Blog of the Pennsylvania State Historic Preservation Office

Celebrating the Nicholson Train Station

Each week in May, to celebrate National Historic Preservation Month, we will highlight one of the 2023 Community Initiative Award winners. In this week’s post, I asked Josh Stull with the Nicholson Heritage Association about their work preserving the Nicholson Train Station.

Can you tell me a little bit about your organization and the Nicholson community it serves?

Established in 1989, the Nicholson Heritage Association (NHA) is dedicated to the historic preservation of Nicholson, Pennsylvania, and the surrounding region. With a population of about 700 residents, Nicholson, chartered in 1875, is a small rural town nestled in Wyoming County and northeastern Pennsylvania’s Endless Mountains.

From the research I was able to do about the train station, it’s clear that it was a big part of life in Nicholson for almost a century. How did NHA come to own the property and why did the group decide to become its stewards?

The station was THE center of the community: it was Nicholson’s gateway to the outside world and the outside world’s gateway to Nicholson. It was the first station on the original rail line, and even though passenger service was provided from the new concrete station next to the Tunkhannock Creek Viaduct, or Nicholson Bridge to us locals, after 1915 when the Clarks Summit-Hallstead Cutoff was completed, the station continued to provide freight service up until the 1970’s.

Long wood building next to railroad tracks with people walking around.

The Nicholson Train Station in the early 20th century. Image from the Nicholson Heritage Association.

With the station being an integral part and contribution to our thriving community, we decided to approach the previous owner in 2010 to determine what the local business’ long-term intentions were for the building. Following that initial outreach and discussion, we purchased the station in 2012 from the local business with a Pepsi Refresh Project grant and donations from businesses and individuals.

In the materials I read, I noted that a feasibility study and public input were part of the strategy to determine what to do with the station. How did you involve the public? What other ideas were considered and why was a local tourism center selected?

Through an Endless Mountains Heritage Region grant with PA Department of Conservation and Natural Resources funds, we were able to undertake a feasibility study, in order to get public feedback. The feasibility study included a market study that was undertaken by the Institute that included a demographic and economic profile of the Nicholson area, case studies of similar projects, analysis of interviews and focus groups with community stakeholders, and recommendations based on those findings to promote the success of the station both economically and as an asset to the Nicholson community.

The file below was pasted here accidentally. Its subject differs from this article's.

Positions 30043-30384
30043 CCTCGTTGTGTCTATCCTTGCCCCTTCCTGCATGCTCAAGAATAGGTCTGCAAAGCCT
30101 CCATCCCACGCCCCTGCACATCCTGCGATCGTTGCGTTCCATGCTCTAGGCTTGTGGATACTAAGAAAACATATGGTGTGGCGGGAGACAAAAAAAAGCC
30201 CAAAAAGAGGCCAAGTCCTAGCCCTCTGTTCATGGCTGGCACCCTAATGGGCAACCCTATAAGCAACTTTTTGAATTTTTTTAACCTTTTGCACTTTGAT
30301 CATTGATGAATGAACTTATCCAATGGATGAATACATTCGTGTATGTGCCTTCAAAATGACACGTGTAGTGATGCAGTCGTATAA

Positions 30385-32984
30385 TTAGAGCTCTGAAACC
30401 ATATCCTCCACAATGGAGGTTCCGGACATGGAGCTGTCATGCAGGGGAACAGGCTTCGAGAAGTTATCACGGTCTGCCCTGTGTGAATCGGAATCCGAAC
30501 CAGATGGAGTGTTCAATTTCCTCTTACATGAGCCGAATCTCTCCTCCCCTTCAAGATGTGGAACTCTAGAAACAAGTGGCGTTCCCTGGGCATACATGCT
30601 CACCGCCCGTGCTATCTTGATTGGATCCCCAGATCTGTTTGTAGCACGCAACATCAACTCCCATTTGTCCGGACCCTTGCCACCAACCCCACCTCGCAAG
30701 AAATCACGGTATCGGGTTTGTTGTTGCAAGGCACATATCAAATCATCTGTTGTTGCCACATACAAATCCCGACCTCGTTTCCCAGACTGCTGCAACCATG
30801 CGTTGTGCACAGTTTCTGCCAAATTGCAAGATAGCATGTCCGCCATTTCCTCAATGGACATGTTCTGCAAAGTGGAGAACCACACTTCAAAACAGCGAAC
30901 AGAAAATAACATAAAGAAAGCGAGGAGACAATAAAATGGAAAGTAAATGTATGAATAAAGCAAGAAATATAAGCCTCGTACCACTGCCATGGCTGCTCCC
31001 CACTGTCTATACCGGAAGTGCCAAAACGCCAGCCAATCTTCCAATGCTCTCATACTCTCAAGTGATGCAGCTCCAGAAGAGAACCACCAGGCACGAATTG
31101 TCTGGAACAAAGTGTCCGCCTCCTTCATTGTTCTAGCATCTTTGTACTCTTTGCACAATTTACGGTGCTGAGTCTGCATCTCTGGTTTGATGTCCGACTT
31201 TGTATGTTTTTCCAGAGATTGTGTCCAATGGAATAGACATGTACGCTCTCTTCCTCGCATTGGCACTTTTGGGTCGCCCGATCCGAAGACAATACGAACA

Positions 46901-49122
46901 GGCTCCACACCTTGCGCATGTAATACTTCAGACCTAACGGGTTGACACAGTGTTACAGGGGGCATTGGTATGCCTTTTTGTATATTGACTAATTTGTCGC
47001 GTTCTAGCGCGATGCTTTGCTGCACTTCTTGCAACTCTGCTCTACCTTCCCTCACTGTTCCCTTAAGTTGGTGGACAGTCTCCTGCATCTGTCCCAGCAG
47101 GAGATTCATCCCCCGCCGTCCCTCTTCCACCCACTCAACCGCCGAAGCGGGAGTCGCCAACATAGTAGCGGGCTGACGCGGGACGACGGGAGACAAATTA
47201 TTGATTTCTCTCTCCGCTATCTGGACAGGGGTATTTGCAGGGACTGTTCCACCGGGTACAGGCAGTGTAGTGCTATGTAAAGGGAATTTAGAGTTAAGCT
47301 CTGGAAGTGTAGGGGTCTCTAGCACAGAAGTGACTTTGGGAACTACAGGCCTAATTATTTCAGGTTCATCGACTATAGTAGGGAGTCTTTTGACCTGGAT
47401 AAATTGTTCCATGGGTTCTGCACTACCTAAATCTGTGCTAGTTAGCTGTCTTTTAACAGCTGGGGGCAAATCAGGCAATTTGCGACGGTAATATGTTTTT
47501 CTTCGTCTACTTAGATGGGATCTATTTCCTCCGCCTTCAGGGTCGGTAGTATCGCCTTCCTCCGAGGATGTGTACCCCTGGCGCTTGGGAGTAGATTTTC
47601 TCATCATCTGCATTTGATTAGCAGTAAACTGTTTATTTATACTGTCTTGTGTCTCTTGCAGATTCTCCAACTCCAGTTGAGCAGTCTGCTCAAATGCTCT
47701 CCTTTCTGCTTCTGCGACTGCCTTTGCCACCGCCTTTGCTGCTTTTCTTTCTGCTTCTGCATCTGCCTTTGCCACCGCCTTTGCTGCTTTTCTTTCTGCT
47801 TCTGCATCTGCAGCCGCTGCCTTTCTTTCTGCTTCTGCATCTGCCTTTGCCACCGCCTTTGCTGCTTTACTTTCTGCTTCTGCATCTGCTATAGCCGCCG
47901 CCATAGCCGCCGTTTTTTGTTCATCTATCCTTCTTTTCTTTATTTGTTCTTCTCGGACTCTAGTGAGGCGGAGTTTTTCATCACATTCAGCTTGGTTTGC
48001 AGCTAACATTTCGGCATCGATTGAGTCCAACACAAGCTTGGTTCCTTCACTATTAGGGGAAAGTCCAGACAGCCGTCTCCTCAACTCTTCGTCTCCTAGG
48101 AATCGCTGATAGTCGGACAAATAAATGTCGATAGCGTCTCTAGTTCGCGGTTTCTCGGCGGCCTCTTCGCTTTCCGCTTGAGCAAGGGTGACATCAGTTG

The major source of funding for the renovations determined that it would be a tourism center and museum. We applied for and received a Pennsylvania Department of Transportation (PennDOT) grant through the PennDOT Transportation Alternatives Program, under the Historic Preservation and Rehab of Historic Transportation Facilities category.

We know there are dozens and dozens of groups like NHA across the commonwealth that are struggling to preserve an important local place. What advice can you give to others in a similar situation?

We know there are organizations out there like us, small volunteer based historic preservation groups working hard every day celebrating our past to preserve our future. This project has taught us many things, and several words come to mind that we share as advice to others: collaboration, open dialogue, and, most of all, perseverance.

It took about 11 years from the time we purchased the station to our grand opening event. Many said it could not be done, but as Jean Ruhf, Executive Director of the Endless Mountains Visitors Bureau, declared at our grand opening celebration in July 2023 of the Nicholson Heritage Association: “The Little Association That Could.”

Are there other organizations, people, or companies you’d like to acknowledge for their contributions to this project and its success?

Yes, this historic preservation and economic development project would not have been possible without the significant financial support from PennDOT through their Transportation Alternatives Program, as well as the financial support from the Endless Mountains Heritage Region with funding from the PA Department of Conservation and Natural Resources, the Endless Mountains Visitors Bureau and the Wyoming County Room Tax Grant Program, the Tom E. Dailey Foundation, and the Wyoming County Commissioners and the History Alive program.

People standing on deck of long wood building and in adjacent parking lot.

2023 ribbon cutting as part of the grant opening of the preserved station. Photo courtesy of Nicholson Heritage Association.

Additionally, a multitude of businesses and individuals have provided donations to meet the match requirements for the grants to make this project successful. More details on all donations received can be viewed on our website.

Editor’s note: We don’t get into the details of the station’s transformation in this post so I recommend taking a few minutes to watch the short video NHA has put together and viewable on their YouTube page.


  1. Josh Stull

    Thank you, PA SHO!

  2. Rich Grubb

    Wonderful job!

    Rich Grubb

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